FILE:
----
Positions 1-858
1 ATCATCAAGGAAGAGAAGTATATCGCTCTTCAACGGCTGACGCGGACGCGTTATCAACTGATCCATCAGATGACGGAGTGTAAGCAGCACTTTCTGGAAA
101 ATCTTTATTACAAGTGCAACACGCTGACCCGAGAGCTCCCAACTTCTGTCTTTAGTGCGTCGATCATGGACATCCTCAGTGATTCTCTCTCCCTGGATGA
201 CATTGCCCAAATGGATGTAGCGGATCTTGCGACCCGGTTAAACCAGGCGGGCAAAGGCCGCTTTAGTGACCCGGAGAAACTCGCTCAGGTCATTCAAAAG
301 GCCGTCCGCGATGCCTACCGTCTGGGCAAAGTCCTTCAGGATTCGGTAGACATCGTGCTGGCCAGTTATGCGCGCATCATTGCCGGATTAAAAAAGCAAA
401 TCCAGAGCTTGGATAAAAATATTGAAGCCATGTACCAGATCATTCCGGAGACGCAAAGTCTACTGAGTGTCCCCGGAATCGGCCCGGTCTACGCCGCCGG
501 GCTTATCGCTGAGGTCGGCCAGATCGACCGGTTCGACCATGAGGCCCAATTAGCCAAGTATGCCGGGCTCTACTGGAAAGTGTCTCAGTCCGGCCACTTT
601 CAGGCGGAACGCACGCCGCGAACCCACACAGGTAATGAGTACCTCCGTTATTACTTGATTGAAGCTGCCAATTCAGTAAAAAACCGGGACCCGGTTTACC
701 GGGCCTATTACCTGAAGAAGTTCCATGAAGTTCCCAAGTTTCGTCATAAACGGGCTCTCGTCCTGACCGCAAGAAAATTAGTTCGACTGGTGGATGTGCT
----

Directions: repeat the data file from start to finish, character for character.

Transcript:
Positions 1-858
1 ATCATCAAGGAAGAGAAGTATATCGCTCTTCAACGGCTGACGCGGACGCGTTATCAACTGATCCATCAGATGACGGAGTGTAAGCAGCACTTTCTGGAAA
101 ATCTTTATTACAAGTGCAACACGCTGACCCGAGAGCTCCCAACTTCTGTCTTTAGTGCGTCGATCATGGACATCCTCAGTGATTCTCTCTCCCTGGATGA
201 CATTGCCCAAATGGATGTAGCGGATCTTGCGACCCGGTTAAACCAGGCGGGCAAAGGCCGCTTTAGTGACCCGGAGAAACTCGCTCAGGTCATTCAAAAG
301 GCCGTCCGCGATGCCTACCGTCTGGGCAAAGTCCTTCAGGATTCGGTAGACATCGTGCTGGCCAGTTATGCGCGCATCATTGCCGGATTAAAAAAGCAAA
401 TCCAGAGCTTGGATAAAAATATTGAAGCCATGTACCAGATCATTCCGGAGACGCAAAGTCTACTGAGTGTCCCCGGAATCGGCCCGGTCTACGCCGCCGG
501 GCTTATCGCTGAGGTCGGCCAGATCGACCGGTTCGACCATGAGGCCCAATTAGCCAAGTATGCCGGGCTCTACTGGAAAGTGTCTCAGTCCGGCCACTTT
601 CAGGCGGAACGCACGCCGCGAACCCACACAGGTAATGAGTACCTCCGTTATTACTTGATTGAAGCTGCCAATTCAGTAAAAAACCGGGACCCGGTTTACC
701 GGGCCTATTACCTGAAGAAGTTCCATGAAGTTCCCAAGTTTCGTCATAAACGGGCTCTCGTCCTGACCGCAAGAAAATTAGTTCGACTGGTGGATGTGCT